Stuff You Should Read

PT and Low Back Pain, Running Mechanics, and The Athlete’s Shoulder

This week’s Stuff You Should Read comes from Evidence in Motion, Chris Johnson, and The Athlete’s Shoulder.


Inner Circle,, and

This week’s Inner Circle webinar on how to integrate Kettlebells in Shoulder Rehabilitation was rescheduled due to the hurricane.  The webinar will now be this morning at 11:00 AM.  A recording of the webinar will be available by early next week in the Inner Circle dashboard for members that missed it.  Learn more about getting access to this webinar plus all my other past Inner Circle webinars. posted a great webinar from Dr. Jeff Dugas on the evaluation and surgical treatment of shoulder instability.  Dr. Dugas is great and discusses all the various types of shoulder instabilities, radiological findings, and several surgical treatment options.  Learn more about all the webinars over at

Lastly, my huge sale on ended last night, however, I already have a few emails in my inbox from people that missed out and waited too long.  I’ll have extend the sale until the end of the weekend (sunday at midnight EST) for anyone else that missed out.  Last chance for $150 off plus free access to!  Click here for more information.



Physical Therapy the New Primary Care Providers for Low Back Pain

David Straight at Evidence in Motion created a really impressive infographic on how Physical Therapists should become the new primary care providers for low back pain.  Not only is the infographic visually impressive, the breakdown how of expensive low back is to our nation and how physical therapy can reduce those costs is a powerful message.



Breakdown of an Elite Triathlete’s Running Biomechanics

Chris Johnson does some great work, especially when it comes to working with runners.  He recently released a pretty impressive video breaking down the running biomechanics of an elite triathlete.  Great summary of running mechanics but also how the concept of regional interdependence can impact what some would just assume is Achilles tendonitis.



Athlete’s Shoulder Book on Sale

My Athlete’s Shoulder book is currently going to be 50% off of the hardcover and 25% off the eBook over at the Elsevier website.  Pretty good discount, but not sure how long this is going to last.




6 replies
  1. Christopher Johnson
    Christopher Johnson says:


    Thanks as always for sharing my stuff!!! I would have loved to do performed this analysis with dartfish but I unfortunately I work on a Mac computer so no dice. The interesting thing about working with injured runners is that there are only so many ways to get injured so more often than not, injury patterns are readily identifiable. At the end of the day though it’s always important to realize that running is a head to toe activity which includes everything from head position and whats running through one’s mind to what you are (or are not wearing on your feet). We cannot only look at the lower extremity so it’s helpful to capture and observe from multiple angles to gain more insight into whats occurring.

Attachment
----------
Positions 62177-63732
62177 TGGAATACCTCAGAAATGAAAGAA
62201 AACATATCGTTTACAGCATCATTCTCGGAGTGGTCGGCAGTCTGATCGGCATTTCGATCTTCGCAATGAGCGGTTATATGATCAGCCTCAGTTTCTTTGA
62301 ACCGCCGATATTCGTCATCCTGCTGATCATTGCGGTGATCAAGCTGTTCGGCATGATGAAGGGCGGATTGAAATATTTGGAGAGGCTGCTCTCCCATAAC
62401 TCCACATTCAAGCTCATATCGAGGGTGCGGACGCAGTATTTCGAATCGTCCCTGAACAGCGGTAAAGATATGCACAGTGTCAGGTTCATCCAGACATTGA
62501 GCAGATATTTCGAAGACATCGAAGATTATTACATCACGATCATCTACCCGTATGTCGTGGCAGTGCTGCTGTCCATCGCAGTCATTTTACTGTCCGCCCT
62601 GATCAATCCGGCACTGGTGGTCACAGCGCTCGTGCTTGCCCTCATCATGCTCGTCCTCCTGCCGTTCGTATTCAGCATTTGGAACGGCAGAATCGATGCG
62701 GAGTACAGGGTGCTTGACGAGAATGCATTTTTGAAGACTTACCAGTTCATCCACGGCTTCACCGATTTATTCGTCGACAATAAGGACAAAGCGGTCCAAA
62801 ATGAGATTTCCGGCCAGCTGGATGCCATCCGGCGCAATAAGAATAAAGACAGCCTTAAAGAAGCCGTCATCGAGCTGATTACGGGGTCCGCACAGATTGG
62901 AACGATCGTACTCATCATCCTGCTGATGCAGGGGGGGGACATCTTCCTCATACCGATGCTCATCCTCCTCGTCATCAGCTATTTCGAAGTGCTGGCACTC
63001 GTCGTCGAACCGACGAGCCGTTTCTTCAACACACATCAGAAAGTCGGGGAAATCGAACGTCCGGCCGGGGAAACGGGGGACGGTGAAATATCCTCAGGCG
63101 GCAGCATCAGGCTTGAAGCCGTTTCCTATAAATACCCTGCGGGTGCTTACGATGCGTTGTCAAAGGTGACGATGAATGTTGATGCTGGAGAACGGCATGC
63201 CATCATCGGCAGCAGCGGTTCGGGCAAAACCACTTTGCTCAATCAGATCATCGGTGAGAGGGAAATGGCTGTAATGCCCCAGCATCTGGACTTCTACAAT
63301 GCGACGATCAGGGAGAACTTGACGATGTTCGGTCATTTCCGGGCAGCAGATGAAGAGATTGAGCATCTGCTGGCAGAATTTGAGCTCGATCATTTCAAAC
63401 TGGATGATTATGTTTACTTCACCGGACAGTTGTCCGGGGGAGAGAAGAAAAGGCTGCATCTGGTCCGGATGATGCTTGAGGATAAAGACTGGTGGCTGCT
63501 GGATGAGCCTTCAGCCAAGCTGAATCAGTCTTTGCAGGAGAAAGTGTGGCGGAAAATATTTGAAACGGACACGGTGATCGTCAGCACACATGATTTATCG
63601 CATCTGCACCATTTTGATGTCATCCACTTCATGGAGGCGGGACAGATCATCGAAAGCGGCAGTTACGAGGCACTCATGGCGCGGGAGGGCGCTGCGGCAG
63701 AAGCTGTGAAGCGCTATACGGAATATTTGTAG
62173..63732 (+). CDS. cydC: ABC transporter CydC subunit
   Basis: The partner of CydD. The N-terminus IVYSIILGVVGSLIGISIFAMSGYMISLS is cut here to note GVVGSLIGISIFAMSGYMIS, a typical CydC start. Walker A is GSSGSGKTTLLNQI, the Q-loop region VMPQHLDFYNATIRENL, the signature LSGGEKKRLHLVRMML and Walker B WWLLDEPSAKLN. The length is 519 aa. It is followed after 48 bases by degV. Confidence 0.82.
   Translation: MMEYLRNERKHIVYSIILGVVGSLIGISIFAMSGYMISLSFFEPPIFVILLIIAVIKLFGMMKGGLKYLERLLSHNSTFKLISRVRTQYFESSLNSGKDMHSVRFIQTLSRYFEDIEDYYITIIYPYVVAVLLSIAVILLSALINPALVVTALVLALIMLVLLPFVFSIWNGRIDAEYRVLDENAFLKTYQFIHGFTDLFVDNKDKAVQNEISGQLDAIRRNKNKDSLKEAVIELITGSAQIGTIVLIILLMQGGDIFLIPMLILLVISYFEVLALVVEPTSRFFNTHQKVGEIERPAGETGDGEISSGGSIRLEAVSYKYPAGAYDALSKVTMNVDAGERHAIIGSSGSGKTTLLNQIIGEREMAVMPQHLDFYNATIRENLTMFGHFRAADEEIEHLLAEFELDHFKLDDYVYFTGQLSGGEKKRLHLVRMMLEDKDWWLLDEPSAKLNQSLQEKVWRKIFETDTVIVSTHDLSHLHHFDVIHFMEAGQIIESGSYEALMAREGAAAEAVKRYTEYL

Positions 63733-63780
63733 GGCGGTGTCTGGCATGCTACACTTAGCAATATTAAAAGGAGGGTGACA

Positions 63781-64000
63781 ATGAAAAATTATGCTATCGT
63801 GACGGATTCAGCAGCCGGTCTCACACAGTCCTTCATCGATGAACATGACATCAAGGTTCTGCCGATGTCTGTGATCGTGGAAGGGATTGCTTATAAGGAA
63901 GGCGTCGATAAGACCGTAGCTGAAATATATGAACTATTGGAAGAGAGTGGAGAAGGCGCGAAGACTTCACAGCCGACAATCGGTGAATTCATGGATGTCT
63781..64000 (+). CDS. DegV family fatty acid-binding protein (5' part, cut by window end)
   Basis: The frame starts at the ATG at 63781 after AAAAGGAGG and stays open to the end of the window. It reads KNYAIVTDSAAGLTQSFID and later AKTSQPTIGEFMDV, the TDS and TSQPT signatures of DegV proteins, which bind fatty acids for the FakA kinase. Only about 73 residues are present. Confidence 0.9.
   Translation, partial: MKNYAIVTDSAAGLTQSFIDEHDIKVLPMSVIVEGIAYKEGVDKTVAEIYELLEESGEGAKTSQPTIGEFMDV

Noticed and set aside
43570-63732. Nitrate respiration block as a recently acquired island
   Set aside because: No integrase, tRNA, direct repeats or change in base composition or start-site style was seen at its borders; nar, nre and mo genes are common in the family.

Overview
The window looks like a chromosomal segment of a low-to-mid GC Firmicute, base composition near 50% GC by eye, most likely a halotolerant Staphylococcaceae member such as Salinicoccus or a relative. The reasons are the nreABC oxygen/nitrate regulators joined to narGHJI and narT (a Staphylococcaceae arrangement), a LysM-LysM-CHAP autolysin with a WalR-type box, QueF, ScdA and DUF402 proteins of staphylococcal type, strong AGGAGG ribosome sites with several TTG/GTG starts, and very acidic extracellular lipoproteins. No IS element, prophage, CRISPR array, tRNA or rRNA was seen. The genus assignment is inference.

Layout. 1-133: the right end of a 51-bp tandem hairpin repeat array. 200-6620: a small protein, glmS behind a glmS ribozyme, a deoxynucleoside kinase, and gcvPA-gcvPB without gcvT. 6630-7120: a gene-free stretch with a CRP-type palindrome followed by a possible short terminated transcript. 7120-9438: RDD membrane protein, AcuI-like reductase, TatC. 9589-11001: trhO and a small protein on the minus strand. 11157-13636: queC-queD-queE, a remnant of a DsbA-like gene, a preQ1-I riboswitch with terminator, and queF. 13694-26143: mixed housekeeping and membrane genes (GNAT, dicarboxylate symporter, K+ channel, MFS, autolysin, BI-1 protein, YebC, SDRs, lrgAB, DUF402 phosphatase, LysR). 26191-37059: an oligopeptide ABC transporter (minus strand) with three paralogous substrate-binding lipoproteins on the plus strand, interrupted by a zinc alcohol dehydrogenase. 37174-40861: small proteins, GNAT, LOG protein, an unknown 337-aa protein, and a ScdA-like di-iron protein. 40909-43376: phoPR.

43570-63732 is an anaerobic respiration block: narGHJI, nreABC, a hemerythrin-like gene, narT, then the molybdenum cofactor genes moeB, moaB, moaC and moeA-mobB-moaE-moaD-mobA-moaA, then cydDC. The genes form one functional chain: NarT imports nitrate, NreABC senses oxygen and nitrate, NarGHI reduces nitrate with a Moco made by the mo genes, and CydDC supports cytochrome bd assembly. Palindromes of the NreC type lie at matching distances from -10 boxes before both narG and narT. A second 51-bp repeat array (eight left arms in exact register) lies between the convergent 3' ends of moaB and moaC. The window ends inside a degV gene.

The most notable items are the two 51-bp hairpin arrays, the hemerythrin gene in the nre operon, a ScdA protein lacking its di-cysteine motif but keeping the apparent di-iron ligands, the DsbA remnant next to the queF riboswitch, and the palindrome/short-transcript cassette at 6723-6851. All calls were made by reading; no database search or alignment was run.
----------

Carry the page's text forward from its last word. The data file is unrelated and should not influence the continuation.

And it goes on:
On a separate note, anyone who has not read the Athlete’s Shoulder, this is a must have for your library!!! I remembering reading the 1st edition when I first started working at NISMAT. I was not surprised to see that Steve Hoffman wrote a chapter. He was the person who first rehabbed my shoulder when I was an adolescent athlete and later after I underwent surgery to address an Os Acromiale. Many of the principles he applied to my care can be found in this book. After the surgery Steve was able to get me back to hitting a tennis serve over 125mph. Chances are that as an outpatient PT you will wind up seeing your fair share of overhead athletes and one must have a specific knowledge base and understand how we arrived at this point in time when it comes to managing overhead athletes. Plus Mike, Kevin, and Dr. Andrews edited the damn thing so we all know how legit it is.

  2. John J. Raphael
    John J. Raphael says:

    You can become a victim of chronic back pain, simply by practicing poor posture. To avoid this type of pain, focus on sitting straight at work or school and keep shoulders back while walking. In these days of technology, we rely on computers and end up with poor posture. Surfing the net can be the biggest culprit of all, when it comes to increased back pain!

    • Dennis
      Dennis says:

      Surfing the net is bad, but working can be too. I am an engineer and spend almost my whole day in front of a computer monitor. I have to make sure that my work station is set up right and that I watch my posture. In addition, I try to take a few minutes of stretching and relaxation every couple of hours. Some days, that isn’t enough.

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